Hollywood Monster drops PVC in favour of Kavalan
Monday, February 22, 2021
Hollywood Monster has revealed that all of its internal and external banner work will be produced using PVC-free Kavalan as of next month.
The Birmingham-based wide-format specialist claims the migration makes it the first printer in the UK “to formally reject the use of traditional PVC banner”.
The switch comes into effect from next Monday (1 March) and is said to represent a volume of around 350,000sqm based on the firm’s pre-Covid normal year output.
The business said it has long been searching for an alternative to PVC and has worked closely with supplier CMYUK in the testing of TAYA Groups' Kavalan range prior to its official UK launch last year.
“We have immense confidence and trust in this product. We have been testing and championing it for over a year, and now is the time to make a change,” said Hollywood Monster managing director Simon McKenzie.
“Many of our clients have been asking for a viable alternative to PVC, and they trust us to deliver.
“Cost-wise too, it’s making sense, and economies of scale will rapidly turn Kavalan into a cost neutral exercise. It is the right thing to do, and we are delighted to be leading the way into becoming fully sustainable.”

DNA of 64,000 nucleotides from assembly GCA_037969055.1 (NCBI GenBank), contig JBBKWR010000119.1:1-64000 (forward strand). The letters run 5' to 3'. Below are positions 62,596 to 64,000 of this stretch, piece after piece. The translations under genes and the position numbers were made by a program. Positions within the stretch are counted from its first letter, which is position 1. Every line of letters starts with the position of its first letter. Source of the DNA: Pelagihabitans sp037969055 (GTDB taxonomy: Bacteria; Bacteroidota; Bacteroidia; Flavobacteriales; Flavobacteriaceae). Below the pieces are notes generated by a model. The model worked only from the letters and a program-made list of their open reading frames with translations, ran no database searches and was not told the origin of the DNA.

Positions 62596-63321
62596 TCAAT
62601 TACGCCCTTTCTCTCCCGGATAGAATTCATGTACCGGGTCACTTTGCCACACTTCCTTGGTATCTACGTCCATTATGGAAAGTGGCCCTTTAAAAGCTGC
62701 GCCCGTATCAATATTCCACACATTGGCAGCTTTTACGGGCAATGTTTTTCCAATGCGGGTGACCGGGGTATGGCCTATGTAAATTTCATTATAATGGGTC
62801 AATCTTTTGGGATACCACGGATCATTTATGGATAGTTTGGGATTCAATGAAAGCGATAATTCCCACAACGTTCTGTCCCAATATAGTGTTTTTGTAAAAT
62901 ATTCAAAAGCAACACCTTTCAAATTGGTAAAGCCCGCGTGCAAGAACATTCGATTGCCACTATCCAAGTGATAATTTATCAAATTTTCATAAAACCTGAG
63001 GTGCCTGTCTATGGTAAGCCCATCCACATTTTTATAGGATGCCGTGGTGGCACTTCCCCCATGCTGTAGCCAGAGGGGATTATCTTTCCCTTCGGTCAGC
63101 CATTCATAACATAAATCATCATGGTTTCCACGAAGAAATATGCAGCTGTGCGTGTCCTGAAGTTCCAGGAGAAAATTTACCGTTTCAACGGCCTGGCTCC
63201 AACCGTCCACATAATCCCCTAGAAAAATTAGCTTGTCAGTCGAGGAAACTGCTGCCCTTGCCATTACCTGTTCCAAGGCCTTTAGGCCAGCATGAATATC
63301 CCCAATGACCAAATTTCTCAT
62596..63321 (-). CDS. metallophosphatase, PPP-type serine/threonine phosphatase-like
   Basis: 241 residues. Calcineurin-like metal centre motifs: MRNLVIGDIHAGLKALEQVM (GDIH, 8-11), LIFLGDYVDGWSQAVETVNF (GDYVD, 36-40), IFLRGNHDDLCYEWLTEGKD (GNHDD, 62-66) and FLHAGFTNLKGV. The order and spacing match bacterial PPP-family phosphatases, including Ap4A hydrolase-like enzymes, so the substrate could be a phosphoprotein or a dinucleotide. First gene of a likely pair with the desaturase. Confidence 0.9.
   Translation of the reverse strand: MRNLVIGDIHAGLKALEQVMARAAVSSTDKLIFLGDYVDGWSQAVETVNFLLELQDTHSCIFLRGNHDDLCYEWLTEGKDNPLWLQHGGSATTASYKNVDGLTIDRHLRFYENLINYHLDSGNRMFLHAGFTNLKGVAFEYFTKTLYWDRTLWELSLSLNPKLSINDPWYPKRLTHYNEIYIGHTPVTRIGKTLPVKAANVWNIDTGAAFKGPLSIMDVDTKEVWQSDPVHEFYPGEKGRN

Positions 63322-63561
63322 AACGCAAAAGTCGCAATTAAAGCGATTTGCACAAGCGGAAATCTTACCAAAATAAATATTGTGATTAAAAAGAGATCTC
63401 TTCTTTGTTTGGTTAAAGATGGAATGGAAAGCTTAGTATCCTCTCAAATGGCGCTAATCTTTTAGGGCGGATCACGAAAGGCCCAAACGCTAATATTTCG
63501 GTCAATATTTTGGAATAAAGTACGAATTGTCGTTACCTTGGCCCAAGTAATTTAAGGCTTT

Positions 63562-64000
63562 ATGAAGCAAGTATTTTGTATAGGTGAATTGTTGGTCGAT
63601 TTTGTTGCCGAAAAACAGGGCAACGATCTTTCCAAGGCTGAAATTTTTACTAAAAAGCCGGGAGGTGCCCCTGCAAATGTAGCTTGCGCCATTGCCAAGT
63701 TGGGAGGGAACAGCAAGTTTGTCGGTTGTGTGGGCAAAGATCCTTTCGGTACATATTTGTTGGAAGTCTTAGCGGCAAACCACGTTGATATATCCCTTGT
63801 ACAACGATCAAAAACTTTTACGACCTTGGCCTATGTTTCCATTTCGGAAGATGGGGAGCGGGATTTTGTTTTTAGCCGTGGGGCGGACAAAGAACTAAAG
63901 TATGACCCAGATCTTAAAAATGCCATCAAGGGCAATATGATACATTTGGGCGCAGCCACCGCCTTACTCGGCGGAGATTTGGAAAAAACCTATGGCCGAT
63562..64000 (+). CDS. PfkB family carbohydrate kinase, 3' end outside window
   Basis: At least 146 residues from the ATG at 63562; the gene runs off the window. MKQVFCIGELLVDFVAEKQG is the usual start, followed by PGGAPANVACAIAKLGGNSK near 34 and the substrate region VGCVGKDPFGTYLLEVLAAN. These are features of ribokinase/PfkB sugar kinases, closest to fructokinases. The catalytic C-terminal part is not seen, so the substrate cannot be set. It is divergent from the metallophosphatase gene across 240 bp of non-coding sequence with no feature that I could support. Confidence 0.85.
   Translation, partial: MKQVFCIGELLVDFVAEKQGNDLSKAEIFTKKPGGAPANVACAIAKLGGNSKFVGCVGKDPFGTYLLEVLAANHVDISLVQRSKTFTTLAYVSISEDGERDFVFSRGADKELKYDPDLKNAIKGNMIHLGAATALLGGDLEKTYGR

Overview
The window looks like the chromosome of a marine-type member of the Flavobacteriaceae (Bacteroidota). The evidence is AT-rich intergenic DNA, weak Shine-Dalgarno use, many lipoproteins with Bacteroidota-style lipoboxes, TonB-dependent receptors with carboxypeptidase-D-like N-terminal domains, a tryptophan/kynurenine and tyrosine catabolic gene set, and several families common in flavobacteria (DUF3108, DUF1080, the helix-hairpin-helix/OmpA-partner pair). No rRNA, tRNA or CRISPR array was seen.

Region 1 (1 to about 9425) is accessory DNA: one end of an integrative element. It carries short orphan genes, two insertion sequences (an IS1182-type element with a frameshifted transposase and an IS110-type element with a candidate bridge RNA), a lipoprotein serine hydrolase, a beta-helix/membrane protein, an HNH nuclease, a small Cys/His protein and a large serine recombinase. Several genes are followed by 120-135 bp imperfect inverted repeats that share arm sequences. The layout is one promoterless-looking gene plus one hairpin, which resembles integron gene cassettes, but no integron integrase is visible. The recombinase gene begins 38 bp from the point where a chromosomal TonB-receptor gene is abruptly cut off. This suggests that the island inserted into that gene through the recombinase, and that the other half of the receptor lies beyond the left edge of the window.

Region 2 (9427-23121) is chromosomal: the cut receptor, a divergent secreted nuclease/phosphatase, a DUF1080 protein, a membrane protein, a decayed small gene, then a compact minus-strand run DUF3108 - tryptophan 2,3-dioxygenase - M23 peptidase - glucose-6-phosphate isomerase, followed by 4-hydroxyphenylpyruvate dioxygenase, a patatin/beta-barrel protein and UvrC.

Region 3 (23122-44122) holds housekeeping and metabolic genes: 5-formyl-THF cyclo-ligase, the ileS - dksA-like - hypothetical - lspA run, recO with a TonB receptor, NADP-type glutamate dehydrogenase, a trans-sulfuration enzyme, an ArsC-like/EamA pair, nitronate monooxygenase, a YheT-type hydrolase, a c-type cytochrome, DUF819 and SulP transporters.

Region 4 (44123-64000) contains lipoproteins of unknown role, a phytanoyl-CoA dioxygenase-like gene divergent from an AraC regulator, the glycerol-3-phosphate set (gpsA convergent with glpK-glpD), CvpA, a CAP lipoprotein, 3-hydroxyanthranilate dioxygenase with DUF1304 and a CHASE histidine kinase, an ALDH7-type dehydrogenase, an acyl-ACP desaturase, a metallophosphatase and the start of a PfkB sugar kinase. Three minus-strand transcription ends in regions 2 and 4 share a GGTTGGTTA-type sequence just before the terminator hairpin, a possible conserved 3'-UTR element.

Kavalan meets all the required strength and safety standards, including B1, EN 13501-1 and NFPA 701 fire ratings, as well as having stringent eco accreditation.
Furthermore, Kavalan Sunlight weldable and Kavalan Spiderweb 300 Mesh PVC-free banner material have both just received secondary BS3424 Pt 4.6 Tensile Strength certification.
This accreditation is required by on-site engineers before building wraps are installed to check wind loads and ensure safety requirements.
CMYUK also recently revealed it has partnered with recycling firm Howe To Recycle to ensure that Kavalan ends up as a 100% recycled product, avoiding the possibility of it being dumped into landfill.
“We feel that the end-of-life guarantee from CMYUK is the final piece of the jigsaw. There’s nothing worse in making the commitment to green materials to find out that behind the scenes the waste disposal element is not what you thought,” said McKenzie.
He added that as Kavalan was developed as a waste-to-energy material, it can be incinerated safely and without harm to be transformed into clean energy for the National Grid.